At-risk Species Spotlight: White-tailed Jackrabbit

February 20, 2023 NEBRASKAland Magazine

This February, we highlight the white-tailed jackrabbit, a Tier II at-risk species in Nebraska.


White-tailed jackrabbit along a rural prairie road in Dawes County.

Photo by Justin Haag

Story by Olivia DaRugna, Watchable Wildlife Biologist

Jackrabbits are always a treat to see. Their awkwardly large ears and eyes and long hind legs give them a cartoonish appearance. Although “rabbit” is in their name, jackrabbits are actually hares, which are precocial, meaning they are born with fur, open eyes and are able to move soon after birth. The white-tailed jackrabbit (Lepus townsendii) is similar in appearance to the black-tailed jackrabbit (Lepus californicus) that also occurs in Nebraska, but as their name suggests, they have a white tail.

The jackrabbit’s range is shrinking across the central plains as prairie habitats are being altered by agriculture and in some areas, overgrazing. Therefore, the white-tailed jackrabbit is a Tier II at-risk species, listed as vulnerable in Nebraska as outlined in the Nebraska Natural Legacy Project.


White-tailed jackrabbits inhabit sagebrush, open shortgrass prairie and sandhills where they emerge at dusk to forage on grasses, forbs, shrubs, twigs and a variety of other plants. During the day, they hide from predators and rest in shallow depressions at the base of a bush or in a burrow in the snow.

White-tailed jacket rabbits are ideal prey for many prairie predators, including some other at-risk species, such as the golden eagle and swift fox. To evade becoming a meal, jackrabbits have some incredible predator-avoidance adaptations, including their light-brown coloration for camouflage, big eyes and large ears for detecting predators, and strong hind legs for high jumps and quick escapes. When frightened, they stay low to the ground with their ears tucked back and can accelerate to speeds of 40 miles per hour as they zig and zag through the prairie to escape.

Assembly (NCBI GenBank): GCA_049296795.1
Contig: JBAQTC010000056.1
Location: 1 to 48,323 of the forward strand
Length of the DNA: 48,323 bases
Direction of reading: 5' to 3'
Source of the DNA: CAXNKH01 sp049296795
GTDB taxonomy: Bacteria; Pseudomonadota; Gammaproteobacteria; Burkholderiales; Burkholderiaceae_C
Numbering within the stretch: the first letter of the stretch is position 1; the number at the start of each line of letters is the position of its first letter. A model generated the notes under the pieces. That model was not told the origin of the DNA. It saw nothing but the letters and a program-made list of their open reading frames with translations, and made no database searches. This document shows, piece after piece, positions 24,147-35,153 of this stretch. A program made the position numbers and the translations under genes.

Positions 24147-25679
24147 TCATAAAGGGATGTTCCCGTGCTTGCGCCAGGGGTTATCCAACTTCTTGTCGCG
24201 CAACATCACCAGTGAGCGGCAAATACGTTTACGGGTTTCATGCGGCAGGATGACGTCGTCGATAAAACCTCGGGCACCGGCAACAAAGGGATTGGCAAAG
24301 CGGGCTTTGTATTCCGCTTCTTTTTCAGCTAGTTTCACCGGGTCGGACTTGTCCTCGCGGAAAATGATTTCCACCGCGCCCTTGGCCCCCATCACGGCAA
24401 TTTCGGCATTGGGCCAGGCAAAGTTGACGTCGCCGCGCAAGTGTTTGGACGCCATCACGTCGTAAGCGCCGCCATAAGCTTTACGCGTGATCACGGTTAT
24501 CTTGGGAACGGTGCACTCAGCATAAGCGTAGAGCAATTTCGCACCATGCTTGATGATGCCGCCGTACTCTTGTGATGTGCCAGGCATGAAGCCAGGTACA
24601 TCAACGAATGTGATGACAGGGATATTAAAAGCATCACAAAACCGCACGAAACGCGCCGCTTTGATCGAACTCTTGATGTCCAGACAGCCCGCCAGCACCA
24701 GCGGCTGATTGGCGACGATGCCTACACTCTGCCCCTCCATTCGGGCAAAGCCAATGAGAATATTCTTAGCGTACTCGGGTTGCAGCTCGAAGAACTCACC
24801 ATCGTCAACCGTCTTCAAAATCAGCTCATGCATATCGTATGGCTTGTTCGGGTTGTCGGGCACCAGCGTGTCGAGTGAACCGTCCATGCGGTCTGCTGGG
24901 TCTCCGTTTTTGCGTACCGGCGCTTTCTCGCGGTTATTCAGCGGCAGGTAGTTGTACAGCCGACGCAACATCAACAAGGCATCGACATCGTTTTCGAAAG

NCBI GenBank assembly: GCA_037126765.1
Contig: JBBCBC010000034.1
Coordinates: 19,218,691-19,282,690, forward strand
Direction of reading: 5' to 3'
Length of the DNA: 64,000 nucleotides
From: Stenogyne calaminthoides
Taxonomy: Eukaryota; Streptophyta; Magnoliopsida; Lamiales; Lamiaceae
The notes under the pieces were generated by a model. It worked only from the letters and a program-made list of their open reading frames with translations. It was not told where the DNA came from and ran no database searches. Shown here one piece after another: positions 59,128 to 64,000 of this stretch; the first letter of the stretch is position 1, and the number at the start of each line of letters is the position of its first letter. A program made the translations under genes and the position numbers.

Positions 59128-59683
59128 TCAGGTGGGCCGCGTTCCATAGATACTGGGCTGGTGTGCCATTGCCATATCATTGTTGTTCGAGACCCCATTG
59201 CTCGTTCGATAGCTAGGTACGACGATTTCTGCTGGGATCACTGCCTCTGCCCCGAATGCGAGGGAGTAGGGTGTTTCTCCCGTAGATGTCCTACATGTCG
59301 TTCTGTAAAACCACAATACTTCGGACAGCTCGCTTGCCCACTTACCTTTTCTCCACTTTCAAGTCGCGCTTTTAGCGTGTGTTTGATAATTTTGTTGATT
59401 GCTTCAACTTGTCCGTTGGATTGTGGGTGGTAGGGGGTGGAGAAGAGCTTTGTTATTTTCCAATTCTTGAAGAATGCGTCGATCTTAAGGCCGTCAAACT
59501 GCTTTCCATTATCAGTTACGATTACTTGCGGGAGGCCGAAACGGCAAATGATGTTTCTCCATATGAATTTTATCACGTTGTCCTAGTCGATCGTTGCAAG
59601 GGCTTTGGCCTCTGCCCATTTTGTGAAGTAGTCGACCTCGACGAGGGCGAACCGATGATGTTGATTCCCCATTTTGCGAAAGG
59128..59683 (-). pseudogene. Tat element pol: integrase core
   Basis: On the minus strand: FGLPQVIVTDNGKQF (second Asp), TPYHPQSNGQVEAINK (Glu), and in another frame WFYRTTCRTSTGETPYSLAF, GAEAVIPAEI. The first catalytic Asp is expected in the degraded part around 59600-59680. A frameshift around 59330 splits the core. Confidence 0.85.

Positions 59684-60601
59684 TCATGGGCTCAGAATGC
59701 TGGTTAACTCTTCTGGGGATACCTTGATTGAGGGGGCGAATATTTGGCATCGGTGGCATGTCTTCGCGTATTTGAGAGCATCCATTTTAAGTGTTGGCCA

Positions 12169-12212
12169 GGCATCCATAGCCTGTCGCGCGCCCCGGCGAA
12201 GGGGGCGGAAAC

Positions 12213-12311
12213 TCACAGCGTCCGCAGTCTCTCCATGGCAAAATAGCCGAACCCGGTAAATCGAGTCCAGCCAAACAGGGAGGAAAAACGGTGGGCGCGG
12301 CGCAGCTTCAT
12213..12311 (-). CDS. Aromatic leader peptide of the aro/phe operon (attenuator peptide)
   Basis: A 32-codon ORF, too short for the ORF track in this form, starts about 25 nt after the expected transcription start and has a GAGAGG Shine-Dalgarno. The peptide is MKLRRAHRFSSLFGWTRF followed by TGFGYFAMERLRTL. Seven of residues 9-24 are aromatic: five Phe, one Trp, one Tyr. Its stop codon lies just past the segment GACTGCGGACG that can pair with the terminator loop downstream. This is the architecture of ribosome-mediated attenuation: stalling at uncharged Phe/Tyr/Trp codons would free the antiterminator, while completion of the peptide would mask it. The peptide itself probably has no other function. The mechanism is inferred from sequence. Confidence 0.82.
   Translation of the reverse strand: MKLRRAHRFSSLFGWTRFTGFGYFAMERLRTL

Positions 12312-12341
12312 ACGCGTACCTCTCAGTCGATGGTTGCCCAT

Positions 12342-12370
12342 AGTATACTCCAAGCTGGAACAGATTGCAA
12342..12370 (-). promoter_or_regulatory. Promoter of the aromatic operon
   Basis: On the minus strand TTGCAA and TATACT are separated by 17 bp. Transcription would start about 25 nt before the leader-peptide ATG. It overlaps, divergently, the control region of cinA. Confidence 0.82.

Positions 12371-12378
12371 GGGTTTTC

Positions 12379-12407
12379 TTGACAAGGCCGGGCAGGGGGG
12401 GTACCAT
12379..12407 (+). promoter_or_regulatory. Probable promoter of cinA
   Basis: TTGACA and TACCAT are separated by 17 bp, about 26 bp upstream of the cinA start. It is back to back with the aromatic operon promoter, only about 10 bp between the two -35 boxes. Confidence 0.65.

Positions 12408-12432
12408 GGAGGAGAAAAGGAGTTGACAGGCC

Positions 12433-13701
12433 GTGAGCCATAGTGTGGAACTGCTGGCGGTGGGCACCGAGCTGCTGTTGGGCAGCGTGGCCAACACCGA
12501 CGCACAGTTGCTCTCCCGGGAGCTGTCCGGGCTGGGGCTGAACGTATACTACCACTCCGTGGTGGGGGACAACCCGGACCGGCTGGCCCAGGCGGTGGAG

Jackrabbit emerging from burrow in the snow in Sioux County. Photo by Bob Grier


Jackrabbit populations can be difficult to determine because of their nocturnal nature, cryptic coloration and preference for wide-open grasslands, where there are typically few roads and people. Rural mail carrier surveys are conducted to help track trends in relative abundance, which measures how common or rare a species is relative to other species in a particular area through the years. As the survey name suggests, postal workers record the number of jackrabbits, grouse, turkey and other wildlife species they see along their rural mail routes.

Observation Tips

Although regarded as conspicuous creatures of the open prairie landscape, jackrabbits can be rather difficult to view. They are typically solitary, but beginning in February, their breeding season begins, and they become more active and social. You may see several males competing for the attention of a female by leaping and charging at each other.

To increase your chases of viewing jackrabbits, drive along rural roads at dawn and dusk through prairie habitats in the shortgrass prairie and Sandhill ecoregions. In the shortgrass prairie ecoregion, visit Oglala National Grassland, Agate National Monument and the grasslands near Walgren Lake State Recreation Area. In the Sandhills ecoregion, look for jackrabbits while visiting various wildlife management areas, such as Frye Lake and Smith Lake WMAs.

White-tailed jackrabbit at Oglala National Grasslands. Photo by Bob Grier.

Use binoculars to scan for a jackrabbit’s large ears sticking out of the grass or near a bush. While exploring in the prairies, you may even see some of the jackrabbit’s predators, like coyotes and hawks. If there is snow on the ground, look for their heads poking out of burrows or for their tracks through untouched snow. They have a galloping stride that may reach 10 feet, and the hind foot may be up to three times longer than the front foot.

Motivate your family to get outside this late winter and early spring by looking for jackrabbits and exploring the western prairies of Nebraska.

If you would like to support conservation efforts of at-risk species, like conserving the prairie habitats the white-tailed jackrabbits and other wildlife rely on, consider donating to the Nebraska Wildlife Conservation Fund.

The post At-risk Species Spotlight: White-tailed Jackrabbit appeared first on Nebraskaland Magazine.

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